After a brief hiatus, welcome to another installment of Inside the Author’s Studio, where we give you a peek into the minds and studios of your favorite Workman authors.
Today, in anticipation of the gift-giving holidays (what else?!), we venture into the studio of Mike Vago, author of The Miniature Book of Miniature Golf and The Pocket Book of Pocket Billiards for some delightful Q&A, speed-round-style.
Recent book you loved/learned from
Loved: Lev Grossman’s The Magicians and The Magician King. The series gets tagged as “Harry Potter for Grownups,” because it’s about a kid who goes to school to learn magic. But he’s a teenager, with all the self-involvement, pettiness, shortsightedness and drama that goes along with that. So the enemy isn’t a Voldemort-type figure as much as it’s the hero’s tendency to sabotage all of the relationships in his life. It’s hard to create a hero who’s basically unlikeable for most of the story and make you want to keep reading, but Grossman pulls it off in the first book, and then improves on that in every way in the second.
Learned from: Malcolm Gladwell’s What the Dog Saw. Gladwell can write on something as simple as why there are lots of brands of mustard and only one major brand of ketchup, and make it something profound and engrossing.
Books of Wonder on 18th St. in Manhattan. My kids are 3 and 6, so a bookstore devoted solely to children’s books is a great place to spend a rainy afternoon. I’m also fascinated by pop-up books, and they have the biggest selection I’ve ever seen. And they have a cupcake bakery in the store. Books and cupcakes? That’s pretty much all I need out of life.
I am the best fantasy sports commissioner in America. I have a football league that’s been going since 1988, and I have a league that combines football, baseball, basketball and hockey into one wondrous, all-consuming monstrosity. In both cases, I don’t use Yahoo or some other fantasy sports web site – I input the stats by hand, because my scoring system is better than theirs.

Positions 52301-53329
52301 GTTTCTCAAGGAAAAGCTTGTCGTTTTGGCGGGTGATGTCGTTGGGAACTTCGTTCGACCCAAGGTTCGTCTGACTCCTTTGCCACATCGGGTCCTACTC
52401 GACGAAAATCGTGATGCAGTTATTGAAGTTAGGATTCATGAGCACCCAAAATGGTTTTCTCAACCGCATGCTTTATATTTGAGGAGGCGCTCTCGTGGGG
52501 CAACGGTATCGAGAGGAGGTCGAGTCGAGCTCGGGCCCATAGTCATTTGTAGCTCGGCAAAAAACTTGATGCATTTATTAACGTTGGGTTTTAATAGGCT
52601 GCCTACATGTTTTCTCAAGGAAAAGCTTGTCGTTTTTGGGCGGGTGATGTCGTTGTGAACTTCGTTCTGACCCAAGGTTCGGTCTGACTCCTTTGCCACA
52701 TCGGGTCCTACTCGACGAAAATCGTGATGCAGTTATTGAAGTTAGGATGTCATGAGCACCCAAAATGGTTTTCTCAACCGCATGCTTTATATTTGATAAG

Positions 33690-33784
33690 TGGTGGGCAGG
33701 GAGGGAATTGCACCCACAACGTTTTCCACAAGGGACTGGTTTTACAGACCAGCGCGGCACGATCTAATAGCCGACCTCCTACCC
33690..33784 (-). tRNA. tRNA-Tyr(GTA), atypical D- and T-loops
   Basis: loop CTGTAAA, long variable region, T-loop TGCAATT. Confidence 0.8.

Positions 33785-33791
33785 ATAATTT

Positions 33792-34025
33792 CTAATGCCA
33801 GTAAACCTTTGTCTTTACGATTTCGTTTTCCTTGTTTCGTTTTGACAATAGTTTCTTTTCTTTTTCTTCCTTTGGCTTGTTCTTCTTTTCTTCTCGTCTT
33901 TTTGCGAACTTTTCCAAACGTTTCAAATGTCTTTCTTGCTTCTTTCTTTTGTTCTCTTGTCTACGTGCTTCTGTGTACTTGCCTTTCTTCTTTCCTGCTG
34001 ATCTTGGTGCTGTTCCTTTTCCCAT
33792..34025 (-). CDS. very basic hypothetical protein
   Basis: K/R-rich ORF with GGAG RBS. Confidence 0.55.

Bookmark, dog-ear, or virtuality?
I tend to use the receipt from the book as a bookmark, which has the unintended side effect of reminding me, weeks or months later, of where I was and what I was doing when I bought the book, which is kind of nice. But I tend to move back and forth between dead trees and the Kindle. I love browsing in bookstores, but I also loved being in rural Ireland, probably an hour’s drive from the nearest bookstore, sitting outside in the middle of a field, and buying another book in 30 seconds because I had just finished one. I don’t think one’s going to replace the other; I think we now have different options that each have their own advantages.
Book you are most ashamed never to have read
I know I should be most ashamed at never having read Hemingway, or Faulkner, or the many classics I managed to get an English Lit degree without reading. But at the moment it’s No Country For Old Men. I love McCarthy, I desperately want to see the Coen Brothers’ film, but I want to wait until I’ve read the book, and I keep putting it off for no good reason.
Most frequent form of writerly procrastination
Mostly reading. Let’s just say that being able to access the entirety of human knowledge on the internet is both a blessing and a curse.
Favorite childhood book